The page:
One of the most beloved Hollywood superstars, Jimmy Stewart became an American icon, due to his idiosyncratic style, ineffable charm, plus the good fortune of having worked with many of the greatest directors in Hollywood, including Frank Capra, Ernst Lubitsch, Anthony Mann, George Stevens, Alfred Hitchcock, and John Ford. Stewart was a star in essentially two distinct incarnations. He was a light-comedy leading man of the late 1930s and much of the 1940s and then a western and action star in the 1950s.
Though he had acted while in college in the Princeton University Triangle Club, he did not take his performing seriously until his fellow classmate Joshua Logan convinced him to give the theater a try after graduation. Stewart agreed and joined Logan's University Players. With such members as Henry Fonda and Margaret Sullavan, it was quite a group. Stewart had a short and modest career in the theater before Hollywood gossip columnist Hedda Hopper discovered him, touting his naturalness to MGM. After a screen test, the stuido signed him and gave him a small part in The Murder Man (1935).
Stewart's first starring role was in a "B" movie, Speed (1936), and it took two directors outside of MGM to recognize Stewart's talent and appeal. Loaned out from MGM, George Stevens put him in two romantic comedies at RKO, the first with Ginger Rogers, Vivacious Lady (1938), and the second, The Shopworn Angel (1938), with pal Margaret Sullavan. Both were hits, and Stewart had become a bona-fide Hollywood leading man. But it was Frank Capra at Columbia who turned the leading man into a star with You Can't Take It With You (1938) and Mr. Smith Goes to Washington (1939). The latter film brought Stewart his first Oscar nomination.
MGM continued to loan him out, this time for the comic western Destry Rides Again (1939), another hit. The actor's remarkable string of hits was finally abetted by MGM, which happily paired him with Margaret Sullavan in two excellent films, The Shop Around the Corner (1940) and The Mortal Storm (1940). That same year he also joined Katharine Hepburn and Cary Grant in The Philadelphia Story (1940), this time winning his one and only Best Actor Oscar.
Stewart made several other films before leaving Hollywood to join the war effort, but none were hits. When he returned from the service (he was a bomber pilot who made 20 sorties over Germany), he found that his charming innocence no longer appealed to movie audiences. His first film after the war, Frank Capra's inspiring It's a Wonderful Life (1946), was a box-office disappointment, though Stewart won another Oscar nomination for his performance in the film. Finally, in 1948, Stewart stopped his slide by playing a tough detective in Call Northside 777, but with his career still lacking focus, he made several more films of questionable quality. The change began when he starred in the surprise hit western directed by Anthony Mann, Winchester 73 (1950).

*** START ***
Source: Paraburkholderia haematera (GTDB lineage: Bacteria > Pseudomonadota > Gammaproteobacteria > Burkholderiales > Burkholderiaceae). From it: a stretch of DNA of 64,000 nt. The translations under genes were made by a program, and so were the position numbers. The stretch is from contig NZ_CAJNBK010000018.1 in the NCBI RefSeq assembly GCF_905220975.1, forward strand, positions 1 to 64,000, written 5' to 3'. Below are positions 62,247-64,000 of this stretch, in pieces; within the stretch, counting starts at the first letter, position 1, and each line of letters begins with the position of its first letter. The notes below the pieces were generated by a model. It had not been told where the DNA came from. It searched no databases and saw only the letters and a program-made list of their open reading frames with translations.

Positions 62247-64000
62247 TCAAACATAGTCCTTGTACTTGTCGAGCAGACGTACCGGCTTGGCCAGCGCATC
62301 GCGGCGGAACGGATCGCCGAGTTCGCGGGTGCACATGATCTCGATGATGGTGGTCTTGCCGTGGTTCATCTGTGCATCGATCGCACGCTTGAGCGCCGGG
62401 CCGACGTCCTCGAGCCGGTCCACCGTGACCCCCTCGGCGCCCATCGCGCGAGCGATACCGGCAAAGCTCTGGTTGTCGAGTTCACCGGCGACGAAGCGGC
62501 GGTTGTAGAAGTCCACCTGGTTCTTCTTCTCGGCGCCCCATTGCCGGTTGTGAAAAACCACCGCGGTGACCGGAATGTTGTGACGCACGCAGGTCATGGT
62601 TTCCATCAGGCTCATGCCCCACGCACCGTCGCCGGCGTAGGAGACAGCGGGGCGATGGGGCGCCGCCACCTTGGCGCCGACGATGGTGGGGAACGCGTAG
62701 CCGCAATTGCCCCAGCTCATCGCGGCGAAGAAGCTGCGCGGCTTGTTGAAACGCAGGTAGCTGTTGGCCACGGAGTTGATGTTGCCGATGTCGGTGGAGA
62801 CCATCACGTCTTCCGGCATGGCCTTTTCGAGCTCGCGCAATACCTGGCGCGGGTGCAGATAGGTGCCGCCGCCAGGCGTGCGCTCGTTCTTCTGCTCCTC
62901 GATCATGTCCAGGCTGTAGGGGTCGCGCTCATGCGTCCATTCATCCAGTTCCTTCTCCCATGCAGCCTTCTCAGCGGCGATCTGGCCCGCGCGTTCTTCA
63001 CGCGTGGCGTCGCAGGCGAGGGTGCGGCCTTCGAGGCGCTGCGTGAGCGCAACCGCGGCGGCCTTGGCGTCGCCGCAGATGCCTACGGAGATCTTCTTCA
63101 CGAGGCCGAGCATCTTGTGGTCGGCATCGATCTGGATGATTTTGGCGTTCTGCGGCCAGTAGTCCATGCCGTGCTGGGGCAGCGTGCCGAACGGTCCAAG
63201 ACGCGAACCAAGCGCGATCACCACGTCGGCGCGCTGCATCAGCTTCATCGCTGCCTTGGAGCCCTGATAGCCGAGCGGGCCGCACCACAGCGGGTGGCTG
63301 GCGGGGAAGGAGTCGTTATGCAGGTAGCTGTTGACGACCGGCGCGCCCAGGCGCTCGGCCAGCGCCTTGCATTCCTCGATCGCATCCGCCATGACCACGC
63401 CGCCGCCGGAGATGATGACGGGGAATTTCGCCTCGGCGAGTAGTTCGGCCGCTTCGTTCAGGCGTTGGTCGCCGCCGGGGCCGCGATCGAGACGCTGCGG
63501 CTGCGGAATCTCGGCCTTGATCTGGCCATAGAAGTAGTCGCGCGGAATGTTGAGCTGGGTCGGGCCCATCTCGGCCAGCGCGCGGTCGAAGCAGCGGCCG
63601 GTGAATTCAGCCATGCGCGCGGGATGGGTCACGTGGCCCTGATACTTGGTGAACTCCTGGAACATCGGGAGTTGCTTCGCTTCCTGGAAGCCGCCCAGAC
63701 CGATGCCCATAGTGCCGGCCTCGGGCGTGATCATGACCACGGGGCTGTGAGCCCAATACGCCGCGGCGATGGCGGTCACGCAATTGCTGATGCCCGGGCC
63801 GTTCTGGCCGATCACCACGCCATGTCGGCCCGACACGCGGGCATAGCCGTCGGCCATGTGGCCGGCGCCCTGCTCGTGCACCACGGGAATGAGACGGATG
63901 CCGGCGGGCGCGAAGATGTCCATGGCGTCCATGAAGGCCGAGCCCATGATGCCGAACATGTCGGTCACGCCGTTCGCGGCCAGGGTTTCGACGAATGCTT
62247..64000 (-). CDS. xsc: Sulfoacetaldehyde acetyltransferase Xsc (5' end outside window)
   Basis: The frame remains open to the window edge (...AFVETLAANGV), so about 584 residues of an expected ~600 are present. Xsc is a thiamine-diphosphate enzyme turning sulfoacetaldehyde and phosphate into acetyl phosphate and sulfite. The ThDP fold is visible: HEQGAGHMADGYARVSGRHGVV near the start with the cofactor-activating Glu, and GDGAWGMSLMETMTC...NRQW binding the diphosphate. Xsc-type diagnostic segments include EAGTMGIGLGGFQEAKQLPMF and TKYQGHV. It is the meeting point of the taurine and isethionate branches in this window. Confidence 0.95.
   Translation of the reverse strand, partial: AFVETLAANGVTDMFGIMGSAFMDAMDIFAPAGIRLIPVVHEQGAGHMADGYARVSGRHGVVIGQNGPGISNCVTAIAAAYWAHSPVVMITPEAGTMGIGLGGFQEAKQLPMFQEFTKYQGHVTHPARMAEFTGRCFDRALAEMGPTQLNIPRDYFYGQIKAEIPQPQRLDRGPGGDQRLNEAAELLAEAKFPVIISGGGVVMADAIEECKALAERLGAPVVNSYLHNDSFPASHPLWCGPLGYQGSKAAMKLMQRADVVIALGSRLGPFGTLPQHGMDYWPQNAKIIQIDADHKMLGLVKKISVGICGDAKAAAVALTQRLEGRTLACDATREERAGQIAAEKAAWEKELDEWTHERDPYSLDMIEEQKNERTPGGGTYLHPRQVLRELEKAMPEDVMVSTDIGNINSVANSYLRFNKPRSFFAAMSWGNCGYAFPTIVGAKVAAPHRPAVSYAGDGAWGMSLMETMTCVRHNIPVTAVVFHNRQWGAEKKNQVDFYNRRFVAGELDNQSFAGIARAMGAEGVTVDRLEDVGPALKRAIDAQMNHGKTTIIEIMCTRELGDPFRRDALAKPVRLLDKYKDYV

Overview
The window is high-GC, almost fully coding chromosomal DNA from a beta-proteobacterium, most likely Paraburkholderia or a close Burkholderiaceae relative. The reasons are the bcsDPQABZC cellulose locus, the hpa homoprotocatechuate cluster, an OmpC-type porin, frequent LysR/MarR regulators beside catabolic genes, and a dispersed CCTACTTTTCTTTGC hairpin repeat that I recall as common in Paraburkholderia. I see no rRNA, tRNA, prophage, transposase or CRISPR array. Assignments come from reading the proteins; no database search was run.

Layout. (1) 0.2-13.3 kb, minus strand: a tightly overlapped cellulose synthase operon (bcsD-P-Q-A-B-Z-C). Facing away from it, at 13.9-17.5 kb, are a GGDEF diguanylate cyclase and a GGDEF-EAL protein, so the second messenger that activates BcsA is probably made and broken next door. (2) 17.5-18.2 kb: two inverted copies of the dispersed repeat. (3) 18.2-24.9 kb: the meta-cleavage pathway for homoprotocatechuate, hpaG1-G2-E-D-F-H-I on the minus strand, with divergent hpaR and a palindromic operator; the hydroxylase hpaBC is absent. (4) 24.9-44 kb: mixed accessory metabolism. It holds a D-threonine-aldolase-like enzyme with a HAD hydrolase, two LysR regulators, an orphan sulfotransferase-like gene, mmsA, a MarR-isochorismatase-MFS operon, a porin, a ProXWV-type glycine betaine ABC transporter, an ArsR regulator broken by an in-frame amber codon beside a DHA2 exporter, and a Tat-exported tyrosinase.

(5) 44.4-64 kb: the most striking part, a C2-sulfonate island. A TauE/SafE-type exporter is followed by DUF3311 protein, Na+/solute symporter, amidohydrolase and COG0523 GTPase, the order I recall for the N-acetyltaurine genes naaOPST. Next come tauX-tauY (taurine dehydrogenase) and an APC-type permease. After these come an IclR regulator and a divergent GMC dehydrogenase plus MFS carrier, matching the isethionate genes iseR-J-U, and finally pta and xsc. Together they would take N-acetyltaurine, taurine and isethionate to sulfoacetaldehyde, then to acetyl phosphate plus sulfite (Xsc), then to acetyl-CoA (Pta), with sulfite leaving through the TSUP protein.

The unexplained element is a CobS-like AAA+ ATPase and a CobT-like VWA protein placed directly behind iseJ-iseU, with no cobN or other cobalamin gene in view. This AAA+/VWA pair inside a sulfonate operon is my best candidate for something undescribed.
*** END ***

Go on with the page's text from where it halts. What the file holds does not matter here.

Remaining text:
Between 1950 and 1955, Stewart starred in six westerns, all but one of them directed by Mann. Every one was a hit, and they presented a new Stewart persona. Instead of the sweet innocence of the 1930s and 1940s, he exhibited a hard edge of cynicism, anger, and violence. The actor starred in the first of his four Hitchcock thrillers in Rope (1948), but the movie was a flop. In the 1950s, however, Stewart starred in three of Hitchcock's best films of that decade, Rear Window (1954) with Grace Kelly, The Man Who Knew Too Much (1956), and Vertigo (1958). Thanks to the westerns and Hitchcock films, 20 years after his motion picture debut, he was the number-one box office draw in the world.
He starred in Harvey (1950), a role he originated on Broadway, and the now much-admired The Spirit of St. Louis (1957). After his fifth and final Oscar nomination for his performance in Antomy of a Murder (1959), Stewart's career finally began to slow down. His work with director John Ford was noteworth, though only The Man Who Shot Liberty Valance (1962) was a fully realized masterpiece and money-maker. The actor clearly enjoyed himself starring along with his old friend Henry Fonda in a couple of minor westerns, Firecreek (1967) and The Cheyenne Social Club (1970), but the rest of his career was spent in featured supporting roles in movies such as The Shootist (1976) and The Big Sleep (1978). He also starred in a TV series and made numerous guest appearances on the little screen. James Stewart died in 1997.
--SCOTT & BARBARA SIEGEL, from
The Encyclopedia of Hollywood.
A selection of James Stewart films.
Find James Stewart on eBay.com
A selection of James Stewart in books.
The Film Noir 'net
Any comments, additions or suggestions
should be addressed to: The Film Noir 'net /
Eric B. Olsen / email@example.com
Other Web Sites:
History of Horror Hard Bop Homepage
The War Film Web Author Eric B. Olsen